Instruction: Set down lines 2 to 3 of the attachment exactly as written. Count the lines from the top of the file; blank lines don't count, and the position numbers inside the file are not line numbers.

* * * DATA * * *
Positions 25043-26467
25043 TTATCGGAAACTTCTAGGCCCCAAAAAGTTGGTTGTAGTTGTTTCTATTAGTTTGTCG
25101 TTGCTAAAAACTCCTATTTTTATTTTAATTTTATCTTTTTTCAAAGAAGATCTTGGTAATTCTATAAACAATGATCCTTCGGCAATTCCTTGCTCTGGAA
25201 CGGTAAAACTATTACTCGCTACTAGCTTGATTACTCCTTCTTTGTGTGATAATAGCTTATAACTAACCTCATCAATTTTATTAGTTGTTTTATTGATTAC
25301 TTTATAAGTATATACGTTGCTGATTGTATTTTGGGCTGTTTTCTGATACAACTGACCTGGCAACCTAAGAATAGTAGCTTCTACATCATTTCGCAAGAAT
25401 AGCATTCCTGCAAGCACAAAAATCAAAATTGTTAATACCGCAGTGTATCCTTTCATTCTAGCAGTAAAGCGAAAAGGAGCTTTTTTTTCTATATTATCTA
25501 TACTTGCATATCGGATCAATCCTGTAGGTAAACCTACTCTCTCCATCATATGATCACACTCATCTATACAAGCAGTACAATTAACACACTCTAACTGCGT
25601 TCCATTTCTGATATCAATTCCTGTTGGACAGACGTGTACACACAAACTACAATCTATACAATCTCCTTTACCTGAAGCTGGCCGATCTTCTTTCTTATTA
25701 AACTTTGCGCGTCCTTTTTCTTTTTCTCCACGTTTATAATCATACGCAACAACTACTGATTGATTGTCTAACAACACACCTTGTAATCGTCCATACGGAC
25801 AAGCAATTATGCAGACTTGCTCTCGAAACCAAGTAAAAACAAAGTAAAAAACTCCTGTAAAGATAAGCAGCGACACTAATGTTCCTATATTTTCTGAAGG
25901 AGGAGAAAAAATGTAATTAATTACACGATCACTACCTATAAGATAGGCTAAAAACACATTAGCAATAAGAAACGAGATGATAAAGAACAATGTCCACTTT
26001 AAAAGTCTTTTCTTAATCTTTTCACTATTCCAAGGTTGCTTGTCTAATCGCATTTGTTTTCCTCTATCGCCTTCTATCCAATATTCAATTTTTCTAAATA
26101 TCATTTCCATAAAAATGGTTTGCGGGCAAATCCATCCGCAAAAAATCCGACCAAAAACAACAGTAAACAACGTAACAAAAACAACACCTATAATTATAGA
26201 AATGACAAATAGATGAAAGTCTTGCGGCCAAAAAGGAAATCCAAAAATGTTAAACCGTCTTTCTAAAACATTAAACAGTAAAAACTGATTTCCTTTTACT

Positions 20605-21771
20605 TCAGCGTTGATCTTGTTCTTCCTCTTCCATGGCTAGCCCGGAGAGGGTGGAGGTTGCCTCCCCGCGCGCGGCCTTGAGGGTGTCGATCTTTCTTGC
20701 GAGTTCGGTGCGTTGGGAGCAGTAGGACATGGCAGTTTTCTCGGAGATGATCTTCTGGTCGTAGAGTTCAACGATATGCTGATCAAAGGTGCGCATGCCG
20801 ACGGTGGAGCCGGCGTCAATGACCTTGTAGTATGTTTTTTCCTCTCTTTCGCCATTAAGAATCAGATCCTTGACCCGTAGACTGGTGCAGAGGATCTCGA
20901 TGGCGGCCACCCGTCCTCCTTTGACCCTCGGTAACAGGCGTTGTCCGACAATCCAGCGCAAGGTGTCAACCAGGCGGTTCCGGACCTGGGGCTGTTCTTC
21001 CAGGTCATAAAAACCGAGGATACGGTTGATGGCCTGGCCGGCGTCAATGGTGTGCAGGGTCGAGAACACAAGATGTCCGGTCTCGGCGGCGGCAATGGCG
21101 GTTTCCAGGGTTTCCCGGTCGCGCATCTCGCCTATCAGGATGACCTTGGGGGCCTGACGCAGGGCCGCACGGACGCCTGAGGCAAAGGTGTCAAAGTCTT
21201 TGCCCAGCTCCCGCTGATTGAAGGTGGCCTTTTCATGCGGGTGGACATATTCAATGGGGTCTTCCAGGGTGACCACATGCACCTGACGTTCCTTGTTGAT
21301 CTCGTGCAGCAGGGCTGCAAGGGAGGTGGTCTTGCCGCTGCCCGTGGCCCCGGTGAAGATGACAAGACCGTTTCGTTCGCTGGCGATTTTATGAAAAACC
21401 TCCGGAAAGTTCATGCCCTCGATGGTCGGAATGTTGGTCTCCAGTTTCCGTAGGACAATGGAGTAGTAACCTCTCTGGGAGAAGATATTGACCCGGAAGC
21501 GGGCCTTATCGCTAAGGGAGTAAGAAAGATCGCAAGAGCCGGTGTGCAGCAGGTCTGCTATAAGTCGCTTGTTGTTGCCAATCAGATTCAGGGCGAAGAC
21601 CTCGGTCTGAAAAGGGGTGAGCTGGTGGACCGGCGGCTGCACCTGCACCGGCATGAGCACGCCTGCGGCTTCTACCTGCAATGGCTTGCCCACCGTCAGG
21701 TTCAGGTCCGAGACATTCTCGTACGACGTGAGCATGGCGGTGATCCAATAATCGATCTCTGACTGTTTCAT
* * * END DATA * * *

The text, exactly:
25043 TTATCGGAAACTTCTAGGCCCCAAAAAGTTGGTTGTAGTTGTTTCTATTAGTTTGTCG
25101 TTGCTAAAAACTCCTATTTTTATTTTAATTTTATCTTTTTTCAAAGAAGATCTTGGTAATTCTATAAACAATGATCCTTCGGCAATTCCTTGCTCTGGAA